time that the user spent in all of the topics except the last one
(which it is not possible to track).
The second table shows you the topics that the
user visited, in order. The Topic1 column shows you the first
topic that the user started with. The n-5 column shows you
the fifth-from-last topic, the n-4 column shows the fourth-from-last
topic, and so on. In this example, the user only visited four pages
before the session timed out, so there is only data in the Topic1,
n-2, n-1, and n columns. If the sequence included
more than seven topics, there would be some data omitted between
Topic1 and n-5.
The first value in each cell in the second table
is the name of the topic. The second value is the amount of time
spent in the topic. It is not possible to track how long the user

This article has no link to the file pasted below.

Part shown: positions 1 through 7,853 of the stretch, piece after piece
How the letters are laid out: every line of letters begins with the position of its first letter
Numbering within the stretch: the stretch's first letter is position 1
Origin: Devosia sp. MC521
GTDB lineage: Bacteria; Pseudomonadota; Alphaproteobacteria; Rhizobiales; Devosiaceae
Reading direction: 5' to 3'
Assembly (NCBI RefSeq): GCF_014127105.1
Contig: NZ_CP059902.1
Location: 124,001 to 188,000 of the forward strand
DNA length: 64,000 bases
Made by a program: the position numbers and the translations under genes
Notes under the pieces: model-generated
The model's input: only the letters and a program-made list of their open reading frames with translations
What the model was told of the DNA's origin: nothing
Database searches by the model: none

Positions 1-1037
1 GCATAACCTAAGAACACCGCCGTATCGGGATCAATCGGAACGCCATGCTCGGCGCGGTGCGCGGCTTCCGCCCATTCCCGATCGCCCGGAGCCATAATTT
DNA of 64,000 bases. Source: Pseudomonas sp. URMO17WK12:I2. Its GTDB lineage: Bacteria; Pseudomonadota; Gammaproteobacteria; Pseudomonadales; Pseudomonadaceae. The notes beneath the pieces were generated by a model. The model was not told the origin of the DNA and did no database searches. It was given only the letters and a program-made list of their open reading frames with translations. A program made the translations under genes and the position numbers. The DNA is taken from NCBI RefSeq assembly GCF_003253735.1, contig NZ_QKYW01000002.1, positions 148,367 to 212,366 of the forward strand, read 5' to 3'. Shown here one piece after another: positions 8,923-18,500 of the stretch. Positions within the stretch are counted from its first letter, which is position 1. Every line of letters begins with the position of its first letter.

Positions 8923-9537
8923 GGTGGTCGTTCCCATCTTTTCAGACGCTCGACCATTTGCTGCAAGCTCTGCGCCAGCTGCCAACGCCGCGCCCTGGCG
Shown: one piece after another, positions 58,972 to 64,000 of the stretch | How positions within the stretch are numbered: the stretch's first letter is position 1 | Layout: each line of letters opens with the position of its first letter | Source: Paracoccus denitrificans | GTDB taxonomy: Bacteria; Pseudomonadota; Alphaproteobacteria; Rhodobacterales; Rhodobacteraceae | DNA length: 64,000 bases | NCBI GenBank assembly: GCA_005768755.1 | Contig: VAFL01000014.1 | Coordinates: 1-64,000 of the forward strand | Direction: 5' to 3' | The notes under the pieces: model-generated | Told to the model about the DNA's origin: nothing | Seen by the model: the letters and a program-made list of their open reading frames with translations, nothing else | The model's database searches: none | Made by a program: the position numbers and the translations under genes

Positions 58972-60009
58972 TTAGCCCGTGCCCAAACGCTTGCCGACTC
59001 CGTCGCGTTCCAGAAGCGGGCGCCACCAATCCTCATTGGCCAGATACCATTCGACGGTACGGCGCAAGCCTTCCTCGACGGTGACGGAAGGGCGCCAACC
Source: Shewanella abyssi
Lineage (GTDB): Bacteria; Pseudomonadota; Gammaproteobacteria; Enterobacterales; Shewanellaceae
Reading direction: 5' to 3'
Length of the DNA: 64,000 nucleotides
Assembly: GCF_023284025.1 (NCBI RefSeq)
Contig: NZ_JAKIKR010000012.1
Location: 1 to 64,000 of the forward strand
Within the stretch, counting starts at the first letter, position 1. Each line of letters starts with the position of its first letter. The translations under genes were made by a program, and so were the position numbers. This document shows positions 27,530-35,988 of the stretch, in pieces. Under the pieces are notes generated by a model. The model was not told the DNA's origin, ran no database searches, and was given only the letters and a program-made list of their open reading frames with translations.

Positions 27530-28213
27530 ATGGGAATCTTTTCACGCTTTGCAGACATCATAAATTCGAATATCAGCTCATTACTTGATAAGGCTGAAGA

spent in the final topic (column n).
|Date/time of sequence
|Number of topics in sequence
|Total time in sequence (excluding final/timeout topic)
This module allows you to collect feedback on
your documentation from your users, as they are using it.
It inserts a form that you design at the end of each topic. You
can make as many or as few of the fields mandatory as you want (I
recommend making as few fields mandatory as possible...you probably
don't want to cause your users to change their minds about providing
The module provides a set of reporting pages that
allow you to review the data entered in a date-based or topic-based
This module comes with a Java utility that will